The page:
Ninja Scroll: The Series (Jūbē Ninpūchō Ryūhōgyoku Hen)

In many ways this is a less compelling echo of the film.

Same lead character of Jubei, similar quest feel with stumbling blocks presented by different monsters/adversaries to defeat, and there’s even some (toned down in comparison) sketchy content, but all without the production budget and schedule of a feature film.

Ninja Scroll: The Series (Jūbē Ninpūchō Ryūhōgyoku Hen) 2003

Naturally, there are going to be differences between the two forms – and I don’t always like to compare based on budget; as I should take the time to describe and evaluate a thing upon its own terms, right?

Still, I think at least some comparisons are worthwhile for this review – one of which being the MA vs R rating.

Another is the tone, far more comedic at times.

The Ninja Scroll series has significantly slower pacing too, as its straight-forward quest storyline is stretched to fit into the monster-of-the-week format (a format that I usually love).

Despite what probably sounds like a long list of grievances here, I enjoyed individual episodes enough to overlook the at-times stark differences between series and film, such as the Shelter from the Rain and A Dragon Within eps.

It was interesting also how bold this one is, with more exaggerated character design and the use of brighter colours; the series does ensure that it’s distinct from the film. However, in terms of storyline, in a way, the anime seems only generally concerned with the main quest its characters are on, and the supporting cast has limited impact on plot or theme, leaving the heavy-lifting to Jubei.

(Well, aside from Shigure, but she’s sort of ‘tagging along’ in her own story, sadly).

Further, while the design of a lot of the creatures and enemies were usually pretty interesting, during a lot of their scenes, I found myself keen get back to the main quest.  

In that respect, the last two episodes were among my favs, since the team got to the lost shrine/city at last and kicked the magical aspect up a few notches at the same time. (There were also a few fun surprises toward the end, a nice escalation of stakes also).

However, I’m not sure I’d recommend Ninja Scroll to everyone, but if you love supernatural ninja stories there’s going to be at least a few elements you’ll enjoy. In addition, I liked the OP a lot!

3 Stars

Highlander: The Search For Vengeance

Highlander: The Search For Vengeance lands somewhere between spin-off and remake of the very famous 1986 Christopher Lambert film Highlander, a movie Queen fans may also remember due to its OST.

Highlander: The Search For Vengeance (2007)

I’m not really planning to do a comparative review so I’ll just say that I agree with what seems to be the general consensus out there, that among all the Highlander texts following the original, this is among the better ones.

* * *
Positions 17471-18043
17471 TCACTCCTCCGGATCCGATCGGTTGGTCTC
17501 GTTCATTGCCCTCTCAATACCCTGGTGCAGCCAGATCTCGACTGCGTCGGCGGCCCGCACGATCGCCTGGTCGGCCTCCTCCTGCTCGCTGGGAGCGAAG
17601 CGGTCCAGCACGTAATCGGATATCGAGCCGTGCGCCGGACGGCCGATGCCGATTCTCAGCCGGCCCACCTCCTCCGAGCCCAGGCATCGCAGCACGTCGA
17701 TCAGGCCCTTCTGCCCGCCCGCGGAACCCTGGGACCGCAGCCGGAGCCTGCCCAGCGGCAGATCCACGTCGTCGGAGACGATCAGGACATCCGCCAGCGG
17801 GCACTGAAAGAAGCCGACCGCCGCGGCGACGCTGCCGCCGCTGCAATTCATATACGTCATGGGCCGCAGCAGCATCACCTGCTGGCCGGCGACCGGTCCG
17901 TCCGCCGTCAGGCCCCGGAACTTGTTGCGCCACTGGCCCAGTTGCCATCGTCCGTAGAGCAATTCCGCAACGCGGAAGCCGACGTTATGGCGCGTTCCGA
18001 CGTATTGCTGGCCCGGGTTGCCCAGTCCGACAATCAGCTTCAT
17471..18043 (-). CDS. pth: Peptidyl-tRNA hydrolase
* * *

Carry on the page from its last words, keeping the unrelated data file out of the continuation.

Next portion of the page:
In terms of genre, Highlander: The Search for Vengeance is a post-apocalyptic, science-fantasy action film from top to bottom, with top notch animation (Madhouse and Imagi Animation) that follows Colin MacLeod through the centuries on his quest for revenge.

And it is a classic (or ‘basic’ if you’re not a fan) revenge story with Colin hacking his way through various obstacles on a path toward his ages-old enemy Marcus Octavius, at times taking a break for war or love or perhaps just gratification – and as this is an anime take on the franchise, get ready for plenty of fan-service.

The non-linear structure to Colin’s search adds an extra layer to the narrative, weaving in and out of the past and future as we see him fight and struggle and even repeat some costly mistakes in different historical eras.

I’d have loved to see a little more from Colin’s memories of the 20th Century for one, but what existed served the overall picture of a battle throughout history.

It seems that when Yoshiaki Kawajiri is working with US production companies there’s a toning down of onscreen sex and violence compared to his other work, yet not a removal.

So you’ll still get explosions, decapitations, nudity and even (in this film) a presumably romantic sex scene, much like what could be seen in an 1980s/1990s action or thriller film. (Thus, in terms of audience it’s obviously not aimed at kids).

A few quick dot points before I finish:

  • I’m a fan of Yoshiaki Kawajiri’s character designs and this anime is no exception
  • I do love imaginings of the future and cities in various states of decay (in fiction, at least) and so the New York setting was a highlight for me
  • Colin probably isn’t perhaps as multi-faceted as some other leads in the film, so you might find a fav side-character instead
  • If you’re exhausted from and furious about COVID and can’t stomach another virus subplot, then I’ll note this does feature one